(Spoiler alert, cool?) There was a lot of business time on Sunday’s Mad Men. Luckily, Dealbook wrote a post explaining what it would’ve meant for Sterling Cooper Draper Pryce to go public in 1968. First, the money: “The banker proposes selling 400,000 shares to the public at $9 a share. Given Sterling Cooper’s existing 1.5 million outstanding shares, that would have valued the agency at $17.1 million — or about $114.4 million in today’s dollars.” The $11-a-share evaluation they received later in the episode would’ve “valued the agency at $20.9 million, or $139.8 million today.” Not too shabby.
But was it out of the ordinary for a smallish agency to go public? Kind of, but not really. Twenty-one agencies went public from 1962 to 1973, corresponding with the sixties stock market boom. Dealbook adds: “Services companies like ad agencies became hot commodities, playing off the allure of Madison Avenue and its mad admen.” Though mostly bigger agencies like Ogilvy opted for this, there were some smaller firms that made the move, to increase cash flow. Specifically, it wasn’t uncommon for small firms to decide to go public after losing a major client, as a way to counter the temporary lack of revenue.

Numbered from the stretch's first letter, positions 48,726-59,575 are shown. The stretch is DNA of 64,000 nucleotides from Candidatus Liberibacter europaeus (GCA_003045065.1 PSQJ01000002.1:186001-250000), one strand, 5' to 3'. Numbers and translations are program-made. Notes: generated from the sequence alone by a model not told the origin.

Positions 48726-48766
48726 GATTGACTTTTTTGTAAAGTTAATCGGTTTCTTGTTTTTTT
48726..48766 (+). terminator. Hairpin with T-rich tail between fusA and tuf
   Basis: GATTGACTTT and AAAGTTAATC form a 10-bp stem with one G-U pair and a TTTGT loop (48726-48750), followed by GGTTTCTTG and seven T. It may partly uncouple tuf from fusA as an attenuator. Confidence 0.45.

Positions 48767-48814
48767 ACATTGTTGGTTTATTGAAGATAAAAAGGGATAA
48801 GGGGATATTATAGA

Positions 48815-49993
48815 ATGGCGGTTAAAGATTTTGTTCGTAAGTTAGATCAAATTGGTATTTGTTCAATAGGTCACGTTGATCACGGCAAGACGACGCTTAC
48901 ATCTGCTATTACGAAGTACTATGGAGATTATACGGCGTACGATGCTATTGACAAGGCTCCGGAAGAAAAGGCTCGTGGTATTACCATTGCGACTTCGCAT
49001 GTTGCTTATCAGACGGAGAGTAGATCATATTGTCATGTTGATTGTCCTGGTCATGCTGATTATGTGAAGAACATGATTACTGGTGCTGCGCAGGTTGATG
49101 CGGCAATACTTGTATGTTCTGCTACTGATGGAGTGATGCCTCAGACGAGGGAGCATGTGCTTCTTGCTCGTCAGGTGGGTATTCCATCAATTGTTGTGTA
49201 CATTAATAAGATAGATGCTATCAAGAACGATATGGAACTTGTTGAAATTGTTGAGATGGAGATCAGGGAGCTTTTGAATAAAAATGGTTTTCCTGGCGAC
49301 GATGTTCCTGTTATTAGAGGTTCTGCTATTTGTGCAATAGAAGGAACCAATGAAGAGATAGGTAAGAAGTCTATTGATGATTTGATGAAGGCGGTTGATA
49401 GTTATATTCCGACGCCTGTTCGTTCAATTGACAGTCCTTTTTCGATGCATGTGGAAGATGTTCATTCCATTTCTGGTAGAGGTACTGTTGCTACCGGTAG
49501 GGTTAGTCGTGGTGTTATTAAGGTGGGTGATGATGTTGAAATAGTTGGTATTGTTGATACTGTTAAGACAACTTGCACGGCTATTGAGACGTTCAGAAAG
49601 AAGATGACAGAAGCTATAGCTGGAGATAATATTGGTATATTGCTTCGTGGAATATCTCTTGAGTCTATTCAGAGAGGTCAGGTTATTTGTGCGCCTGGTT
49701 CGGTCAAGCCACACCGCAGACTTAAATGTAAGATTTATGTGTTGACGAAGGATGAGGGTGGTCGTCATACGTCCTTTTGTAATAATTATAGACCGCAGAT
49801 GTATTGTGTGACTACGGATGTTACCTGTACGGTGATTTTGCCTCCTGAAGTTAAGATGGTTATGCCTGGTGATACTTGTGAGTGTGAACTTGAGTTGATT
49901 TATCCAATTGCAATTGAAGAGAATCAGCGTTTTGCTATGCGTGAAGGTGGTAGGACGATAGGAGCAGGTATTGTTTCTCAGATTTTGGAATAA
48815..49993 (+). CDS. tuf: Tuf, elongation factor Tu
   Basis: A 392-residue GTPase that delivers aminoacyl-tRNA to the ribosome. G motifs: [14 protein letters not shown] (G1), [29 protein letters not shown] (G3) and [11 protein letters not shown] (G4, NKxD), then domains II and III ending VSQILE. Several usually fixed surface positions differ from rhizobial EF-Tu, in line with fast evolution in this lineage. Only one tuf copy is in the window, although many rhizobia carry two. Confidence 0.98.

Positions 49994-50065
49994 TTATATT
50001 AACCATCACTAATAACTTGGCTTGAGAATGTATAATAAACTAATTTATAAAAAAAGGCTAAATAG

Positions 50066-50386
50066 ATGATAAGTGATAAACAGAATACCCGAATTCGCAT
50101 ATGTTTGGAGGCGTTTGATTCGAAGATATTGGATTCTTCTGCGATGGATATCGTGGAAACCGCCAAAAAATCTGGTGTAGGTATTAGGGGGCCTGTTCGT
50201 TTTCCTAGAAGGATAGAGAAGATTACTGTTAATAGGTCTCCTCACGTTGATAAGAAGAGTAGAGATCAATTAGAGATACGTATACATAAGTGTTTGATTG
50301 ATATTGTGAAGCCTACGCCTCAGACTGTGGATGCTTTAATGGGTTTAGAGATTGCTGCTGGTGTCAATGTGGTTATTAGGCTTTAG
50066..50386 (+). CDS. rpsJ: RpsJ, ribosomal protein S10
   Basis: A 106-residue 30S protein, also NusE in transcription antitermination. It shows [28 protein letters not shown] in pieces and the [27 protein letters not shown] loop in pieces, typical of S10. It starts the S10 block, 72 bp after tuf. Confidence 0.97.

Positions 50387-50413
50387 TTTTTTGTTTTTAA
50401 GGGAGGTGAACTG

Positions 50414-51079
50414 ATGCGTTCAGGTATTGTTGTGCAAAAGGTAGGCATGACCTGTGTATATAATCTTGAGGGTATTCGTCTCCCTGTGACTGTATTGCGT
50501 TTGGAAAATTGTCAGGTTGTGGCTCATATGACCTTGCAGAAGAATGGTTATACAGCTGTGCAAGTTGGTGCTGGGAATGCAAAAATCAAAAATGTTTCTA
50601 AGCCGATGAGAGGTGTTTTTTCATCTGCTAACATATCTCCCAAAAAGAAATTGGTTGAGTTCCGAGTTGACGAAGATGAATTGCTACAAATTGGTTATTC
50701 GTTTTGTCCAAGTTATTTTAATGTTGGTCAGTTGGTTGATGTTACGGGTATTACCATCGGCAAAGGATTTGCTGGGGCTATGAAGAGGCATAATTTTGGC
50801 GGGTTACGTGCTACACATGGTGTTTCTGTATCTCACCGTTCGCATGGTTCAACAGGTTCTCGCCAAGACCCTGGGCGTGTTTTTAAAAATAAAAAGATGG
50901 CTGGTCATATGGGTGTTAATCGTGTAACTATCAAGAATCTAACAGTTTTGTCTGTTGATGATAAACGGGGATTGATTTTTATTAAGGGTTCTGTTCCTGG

Not like it ended up mattering, since SCDP (or at least Don and Roger) decided to go the merger route. Though we don’t know how the two companies will mesh in the coming episodes, history shows that maybe Don made the right move. Dealbook explains, the nice stock market boom soon bubbled and burst: “Of the 21 agencies that had held I.P.O.’s, two failed and six had gone private by 1978.”